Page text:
Coquitlam 2014 candidates speak out about GE crops in responses to two questions (responses in no particular order):
- What is your position on the cultivation of genetically engineered crops, and why?
- What are you prepared to do to increase public awareness about genetically engineered crops, as well as herbicide and pesticide use, including neonicotinoids?
Jack Trumley (speaking for Protect Coquitlam): 1. I’m a biologist so my views are pretty clear. I don’t support GMOs. Once you start down this road it becomes a slippery slope trying to stop it. Food is no longer in the public’s control but becomes now in the hands of corporations. Teresa, it wasn’t that long ago that all our foods were organic and the consumer was a lot healthier for it. I know our local farmers are proud and determined to grow the best, the most natural, and most nutritious food available. We need to support their livelihood for future generations.
2 , the science is pretty clear. There is a huge chemical loading into our environment which is negatively affecting not only bees and insects ability to pollinate more than a third of our food supply but it is a ticking time bomb to our own health and natural ecosystems that sustain us. Leadership, education, and consumer activism on these issues are the key.
Bonita Zarrillo: Interesting that you would email me on this as I was on of the few that signed a petition back in the spring of 2013 about labeling genetically modified food in BC. Unfortunately the petition did not get the traction I would have expected.
I am extremely concerned about Monsanto’s control over crops globally and the whole issue of food security. Our food is at risk at so many levels but it is not on the radar of enough voters yet.
As a progressive councilor I would like to raise the profile of this issue and will need voters to elect more progressive councilors in Coquitlam to move it forward more quickly.
Neal Nicholson: I am opposed to cultivation of genetically engineered crops. There are both health and economic reasons for this. On the health front, the introduction of unnaturally produced foods into our bodies carries a significant but unknown level of risk which is unacceptable. Economically, the spectre of oligopolistic control of seed and the inability of the farmer to conserve his/her own seed as his crop produces sterile seed output has thee potential to return the farmer to a position of serfdom. In my community, with little agricultural activity, I have few opportunities to lead discussions on GE crops. My Council considered herbicide and pesticide bans about three years ago. There were not enough sharing my views to support a forceful ban.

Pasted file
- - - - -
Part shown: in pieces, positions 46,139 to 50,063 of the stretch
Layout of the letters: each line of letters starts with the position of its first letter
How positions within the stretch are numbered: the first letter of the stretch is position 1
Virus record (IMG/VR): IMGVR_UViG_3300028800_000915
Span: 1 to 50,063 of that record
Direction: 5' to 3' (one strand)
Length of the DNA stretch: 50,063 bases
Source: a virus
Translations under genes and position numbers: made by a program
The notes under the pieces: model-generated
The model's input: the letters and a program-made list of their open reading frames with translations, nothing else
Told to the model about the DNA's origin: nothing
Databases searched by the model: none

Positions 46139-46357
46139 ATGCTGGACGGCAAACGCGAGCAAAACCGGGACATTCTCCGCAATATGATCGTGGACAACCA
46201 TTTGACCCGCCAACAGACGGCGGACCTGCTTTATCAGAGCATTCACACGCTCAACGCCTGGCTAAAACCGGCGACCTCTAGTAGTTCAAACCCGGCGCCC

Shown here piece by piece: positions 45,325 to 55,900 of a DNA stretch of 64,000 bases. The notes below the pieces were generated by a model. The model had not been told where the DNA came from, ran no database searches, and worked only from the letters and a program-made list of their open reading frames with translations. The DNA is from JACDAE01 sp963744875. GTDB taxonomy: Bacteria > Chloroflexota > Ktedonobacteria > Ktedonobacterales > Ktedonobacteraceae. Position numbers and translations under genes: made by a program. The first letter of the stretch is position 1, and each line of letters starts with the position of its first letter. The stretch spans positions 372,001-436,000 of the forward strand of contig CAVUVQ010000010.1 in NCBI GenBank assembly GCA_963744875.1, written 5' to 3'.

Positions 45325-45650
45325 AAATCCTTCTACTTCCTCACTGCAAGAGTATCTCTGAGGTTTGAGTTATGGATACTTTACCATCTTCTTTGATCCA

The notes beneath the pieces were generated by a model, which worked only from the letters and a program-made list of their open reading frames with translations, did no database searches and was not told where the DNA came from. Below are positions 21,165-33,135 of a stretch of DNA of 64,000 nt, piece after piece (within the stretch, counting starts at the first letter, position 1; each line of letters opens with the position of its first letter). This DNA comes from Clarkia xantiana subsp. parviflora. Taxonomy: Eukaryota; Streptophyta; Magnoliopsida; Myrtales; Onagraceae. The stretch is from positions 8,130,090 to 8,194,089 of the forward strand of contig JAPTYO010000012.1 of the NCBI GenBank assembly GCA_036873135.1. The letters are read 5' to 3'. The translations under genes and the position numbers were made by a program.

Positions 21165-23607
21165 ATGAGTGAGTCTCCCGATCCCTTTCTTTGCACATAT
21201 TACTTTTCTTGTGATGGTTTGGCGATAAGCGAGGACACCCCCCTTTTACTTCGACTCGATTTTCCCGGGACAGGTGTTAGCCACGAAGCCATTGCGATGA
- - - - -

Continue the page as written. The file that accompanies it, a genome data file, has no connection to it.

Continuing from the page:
Craig Hodge: I have strong personal feelings about genetically engineered foods, but that falls outside of my authority as a city councilor to regulate. However I did support a ban on the use of cosmetic pesticides and I believe that we should allow backyard bee hives as a way to help protect our environment and encourage local gardening and natural food production. I have also supported the creation of community gardens and the protection of farmland here in my community.
Mark Mahovlich: Genetically modified food and pesticides – do not approve of either/or. I have been lobbying Christy Clark on the fact the Provincial govt. is attempting to alter zoning laws for development of generations old farmland. I have personally informed her that this is unacceptable and I do not approve of her actions. We need natural food grown here in B.C., chemical free.
Lou Sekora: I support the UBCM motion. I think that’s the only way to go. What’s in place now, I’ll support it.